When deer eat plants, their main focus is the leaves. Deer damage the hostas by leaving behind the stalks as a reminder of their actions! They are more attracted to the aromatic varieties of Hostas. One easy way to save your plants is to avoid these varieties. Generally, they come in herds and can leave a trail of destruction behind.
You can erect a fence but must remember that deer are jumpers! The height should not be less than 8 feet. It can be a metal or plastic fence.
There are some wireless fences which are also good. Using non-toxic, organic animal repellants can also do the job well. You should be aware that sometimes the deer can get hurt because of high fences.
Rabbits and your favorite hostas don’t go together!! Before you give in to your kids’ demand for pet rabbits, do remember this. They love to nibble on the newly sprouted hosta’s leaves.
If the plants are short enough, then they will devour the flowers as well. You can control pet rabbits, but it is almost impossible to stop wild rabbits and hares from roaming and multiplying freely.
Fences can be useful, but rabbits can burrow and make a tunnel if they want, like robbers!! They are smart enough to figure out a way around or over the fences!
You should clear the weeds which can allow them hiding places as well as food. If you have visual access, then you can take better protection. Sprinkling cayenne pepper on the leaves to protect hostas.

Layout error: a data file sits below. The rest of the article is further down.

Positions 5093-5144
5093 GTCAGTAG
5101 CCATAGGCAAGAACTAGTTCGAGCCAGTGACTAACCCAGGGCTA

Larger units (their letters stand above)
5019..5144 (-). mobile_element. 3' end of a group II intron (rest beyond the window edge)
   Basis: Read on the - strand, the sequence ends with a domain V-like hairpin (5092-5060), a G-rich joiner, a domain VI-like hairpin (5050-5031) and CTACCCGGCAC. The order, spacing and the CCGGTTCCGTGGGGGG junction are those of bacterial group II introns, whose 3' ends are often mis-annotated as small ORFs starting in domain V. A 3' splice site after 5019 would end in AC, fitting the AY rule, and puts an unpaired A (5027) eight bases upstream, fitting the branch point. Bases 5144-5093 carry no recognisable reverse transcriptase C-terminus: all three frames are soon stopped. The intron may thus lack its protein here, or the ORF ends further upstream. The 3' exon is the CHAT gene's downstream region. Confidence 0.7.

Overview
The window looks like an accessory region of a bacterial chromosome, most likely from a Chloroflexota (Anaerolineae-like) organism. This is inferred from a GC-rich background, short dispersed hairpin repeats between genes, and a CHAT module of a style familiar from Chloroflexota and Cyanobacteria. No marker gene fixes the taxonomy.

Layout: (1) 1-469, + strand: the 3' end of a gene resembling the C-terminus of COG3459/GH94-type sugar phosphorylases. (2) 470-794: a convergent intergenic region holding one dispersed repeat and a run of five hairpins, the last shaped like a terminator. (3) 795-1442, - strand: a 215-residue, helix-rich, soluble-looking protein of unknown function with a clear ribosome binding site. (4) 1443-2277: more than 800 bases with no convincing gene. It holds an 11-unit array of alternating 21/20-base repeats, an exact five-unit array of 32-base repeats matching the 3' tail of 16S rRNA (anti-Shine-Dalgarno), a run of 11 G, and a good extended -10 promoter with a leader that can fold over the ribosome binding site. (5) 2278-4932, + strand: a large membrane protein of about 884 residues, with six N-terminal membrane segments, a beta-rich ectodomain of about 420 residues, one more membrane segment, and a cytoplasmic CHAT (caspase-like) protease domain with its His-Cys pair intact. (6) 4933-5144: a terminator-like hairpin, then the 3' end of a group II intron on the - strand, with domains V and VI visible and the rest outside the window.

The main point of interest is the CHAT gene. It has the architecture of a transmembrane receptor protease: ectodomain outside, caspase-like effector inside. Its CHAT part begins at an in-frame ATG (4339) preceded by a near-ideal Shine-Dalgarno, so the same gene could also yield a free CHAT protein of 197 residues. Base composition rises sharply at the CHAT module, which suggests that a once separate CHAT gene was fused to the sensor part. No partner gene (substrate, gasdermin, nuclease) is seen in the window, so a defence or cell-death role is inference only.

On a funny note, if nothing else works, catch them and start making rabbit stew!!
3. Rats, squirrels, and Other Rodents
Though in size they are smaller than many other animals, in nuisance value, they are far ahead!! During dry weather, squirrels turn to leaves and roots.
Most of these animals and rodents not only eat the leaves and stalks of the hosta plants but also dig under and chew up the roots! These are very small and very fast and very difficult to detect.
No plant can survive an attack on its roots! To protect your plants, you can try to fence or cage them. It is both time-consuming and expensive.
You will have to protect the roots as well by burying steel mesh around them. You can try sprinkling spicy sauce or pepper to discourage these little bandits! Hopefully, they will not treat this as a seasoning on their food!
4. Slugs and Snails
You can call these the ‘silent destroyers’! Slugs and snails are tiny, slow, and slimy, but they make up for this in numbers. They always come in big numbers. Snails and slug damage hostas leaves Once they finish with your hostas, all that you can see are tiny holes in the leaves and their shiny trails!
Moreover, they don’t make any noise, so to detect them is also not easy. It will surprise you to see the level of destruction these small creatures can cause!
Home remedies like sprinkling dried and crushed eggshells or Epsom salt around the plant can work well.